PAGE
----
in collaboration with Segrey P. Konovalov

How to estimate the depth of a subway station, to which you are accessing via an escalator? It happens that even to answer this question the knowledge of mathematics can be very useful. And in particular, of trigonometry.

The escalator of the metropolitan railway... How many things are hidden behind these words for a curious observer. A huge machine in constant motion, a “living scale” ...

All began in the late nineteenth century, when the American manufacturer Jesse W. Reno (1861-1947) patented the first “living scale.” In its construction instead of the steps fixed to an “infinite” tape there were cylinders. But the first public escalator was made, according to its inventor, Charles D. Seeberger (1857-1931), from “Otis” industry and was exhibited at the Paris Exposition of 1900. This escalator had horizontal steps, coming out from under a fence on a platform of entry and disappeared under the same fence on another platform. However, this mechanism gave a lot of problems. In 1921 both ideas – that of horizontal steps and of cylinders - were put together to build a new model which, from that moment on, was always used.

When in the thirties the design of the Moscow subway started, the engineers tried to make use of foreign experience. However, both the cost and time required for its implementation by foreign companies were so large that the idea was abandoned. At that time the head of the London branch of the company “Otis” wrote to the representative of the Council of Moscow: “Your specialists are capable men. But the escalator is a very complicated affair, and you will not thrash out this problem. Even for us, with our capabilities and decades of experience, to run the project with those deadlines is impossible. As a friend of the Soviet Union, it is my duty to warn you that the date on which the subway will start can be not respected.” Yet, the Soviet engineers and scientists were able to solve this very special problem, and in February 1935 an escalator began to carry passengers to the subway station in Moscow.

One of the important elements of the escalator is the step. It has four rollers, two large and two small. Both large and small rollers roll along their own tracks.

When the escalators were designed, even the choice of materials for the rollers was a very important and difficult problem. The Moscow Metro is open from 6 am until about one o’clock at night. That is, more than 19 hours - that is, more than 68000 seconds per day. The minimum speed of operation of a sliding scale is 0.75 m / s, which means that each step runs 50 km in one day. And so, tirelessly, day after day, over a year more than 18 thousand kilometers! Can you imagine of which kind of material the rollers should be made, to hold, without regular repairs and replacements, a fairly high amount of passengers that move on the steps. And this is just one detail and just one of all problems that the Soviet engineers had to solve, and of such problems and there were thousands.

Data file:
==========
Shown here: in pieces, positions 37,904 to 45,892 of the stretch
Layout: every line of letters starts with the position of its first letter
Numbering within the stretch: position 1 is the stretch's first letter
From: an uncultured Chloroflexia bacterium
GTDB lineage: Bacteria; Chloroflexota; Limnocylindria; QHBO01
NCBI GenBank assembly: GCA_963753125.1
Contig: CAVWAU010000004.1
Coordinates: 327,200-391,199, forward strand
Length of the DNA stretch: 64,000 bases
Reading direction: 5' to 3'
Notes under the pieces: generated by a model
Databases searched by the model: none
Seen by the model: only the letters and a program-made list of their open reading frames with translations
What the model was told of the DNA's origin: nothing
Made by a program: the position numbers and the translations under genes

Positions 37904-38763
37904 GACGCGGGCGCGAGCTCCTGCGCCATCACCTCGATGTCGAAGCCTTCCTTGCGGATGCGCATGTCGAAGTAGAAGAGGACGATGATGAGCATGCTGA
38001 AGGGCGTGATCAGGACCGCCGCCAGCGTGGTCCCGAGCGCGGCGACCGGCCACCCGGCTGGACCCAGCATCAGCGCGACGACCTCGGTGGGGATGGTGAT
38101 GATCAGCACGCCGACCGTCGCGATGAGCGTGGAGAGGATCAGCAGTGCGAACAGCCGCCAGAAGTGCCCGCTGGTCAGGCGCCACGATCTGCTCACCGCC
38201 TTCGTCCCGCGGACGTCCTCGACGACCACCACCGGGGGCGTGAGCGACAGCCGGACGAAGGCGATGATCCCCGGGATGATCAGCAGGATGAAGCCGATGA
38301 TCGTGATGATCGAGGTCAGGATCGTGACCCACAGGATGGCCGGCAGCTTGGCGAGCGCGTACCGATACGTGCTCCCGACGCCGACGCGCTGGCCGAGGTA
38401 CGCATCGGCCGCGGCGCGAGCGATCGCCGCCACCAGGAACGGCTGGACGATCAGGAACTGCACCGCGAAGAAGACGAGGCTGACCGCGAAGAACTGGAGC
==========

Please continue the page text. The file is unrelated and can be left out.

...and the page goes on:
Here is how the scheme of an escalator looks like. If we observe it in profile, we see that the mutual position of the rails of large rollers and of those of small rollers defines the fundamental property of the escalator: in the upper part of the “living scale”, on which the passengers stay, the steps are always horizontal. But at the bottom the steps are reversed and become parallel to the rails, saving space in the tunnel where they slide.

But let us come back to our question about the depth to which we are carried by the escalator. The surprising fact is that all Russian escalators, from the first ones up to the present days, are inclined by 30 degrees with respect to the horizontal!

Let us mentally construct an escalator on a right triangle. The length of its hypotenuse is the length of the escalator, while the length of the shorter cathetus is approximately equal to the depth of the station to which this staircase leads.

But how to calculate the length of the escalator while you are going on it? You could measure the time, but then for the calculation of the course you should know exactly the speed of the motion. But the speed can range from .75 m / s to 1 m / s and the error - a fourth - is quite large.

You could calculate the measures of a step, but in this case to know how many there are on the hypotenuse, while moving on the escalator, is complicated ...

What we can still use? Going down or going up an escalator, we continually meet lampposts! The distance between them is not fixed, but according to government rules, the tunnel lighting must have a certain intensity. And in total we obtain that the lampposts are located at about five meters one from the other.

Going down the escalator, we can count the number of lampposts. What should we do then, to calculate the length of the hypotenuse?

Do not rush to multiply by 5. For the calculation of the length we do not need the number of lamps, but the amount of distances between them! From the number of lamps we must subtract 1, then we can multiply by 5 and by the sine of 30°.

The great thing at this point is that the sine of 30 degrees is equal to ½, and this number is easy to count in your head! So the formula obtained for the depth of a station is very easy both to remember and to calculate.

Л.А. Островский. Живая лестница // Из книги «Как мы строили метро». М., 1935

Лестница-чудесница // Из книги «Московскому метрополитену — 50». М., 1985